In this lesson students are introduced to the media literacy key concepts that “media are created to re-present reality” and “media are influenced by commercial considerations.”
In this lesson students consider how well their favourite TV shows, movies and video games reflect the diversity of Canadian society.
In this lesson students consider diversity representation in video games by identifying examples of diversity in the games they play, comparing their findings to statistics on diversity in the Canadian population.
This is the fourth of five lessons designed to teach students to think critically about the way aboriginal peoples and visible minorities are portrayed in the press.
This lesson makes students aware of online privacy issues, primarily those relating to giving out personal information on social networking Web sites such as Facebook. Students will learn to assess the various types of information they provide in Facebook profiles, along with the different levels of access.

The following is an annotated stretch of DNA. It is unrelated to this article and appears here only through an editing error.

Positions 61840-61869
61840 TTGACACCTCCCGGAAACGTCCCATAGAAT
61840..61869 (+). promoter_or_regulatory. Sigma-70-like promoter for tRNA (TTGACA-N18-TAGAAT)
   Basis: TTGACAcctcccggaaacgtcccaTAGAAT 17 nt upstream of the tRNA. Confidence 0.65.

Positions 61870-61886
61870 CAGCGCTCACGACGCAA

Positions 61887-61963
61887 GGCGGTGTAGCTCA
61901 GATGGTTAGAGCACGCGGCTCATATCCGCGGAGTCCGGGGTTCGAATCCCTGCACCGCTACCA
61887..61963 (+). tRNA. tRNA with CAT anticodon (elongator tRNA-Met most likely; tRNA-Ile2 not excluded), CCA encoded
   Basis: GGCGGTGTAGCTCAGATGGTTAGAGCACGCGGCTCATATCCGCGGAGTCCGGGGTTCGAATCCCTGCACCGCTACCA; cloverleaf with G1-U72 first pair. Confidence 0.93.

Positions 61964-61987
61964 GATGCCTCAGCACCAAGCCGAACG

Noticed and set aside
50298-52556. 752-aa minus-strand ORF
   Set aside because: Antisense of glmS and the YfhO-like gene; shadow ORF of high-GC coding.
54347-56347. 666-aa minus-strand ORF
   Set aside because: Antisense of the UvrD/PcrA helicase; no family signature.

In this lesson, students apply the “5Ws of Cyberspace” to sources of information they find online. Assuming the role of a student researching a science project, students must authenticate the information in an online article about the artificial sweetener, aspartame.
In this lesson, students explore the nature of stereotypes by looking at the negative image of the TV dad as presented in situation comedies (sitcoms) and advertisements.
This is the third of three lessons that address gender stereotypes. The objective of these lessons is to encourage students to develop their own critical intelligence with regard to culturally inherited stereotypes, and to the images presented in the media - film and television, rock music, newspapers and magazines.
In this lesson students explore gender roles in advertising by taking an ad campaign they have seen which is specifically directed to one gender, and redesigning the campaign to target the opposite gender.
This lesson allows students to explore the concepts of rules, values and ethics and learn how they influence our decision-making. Students are then invited to consider how they can contribute to create positive online cultures.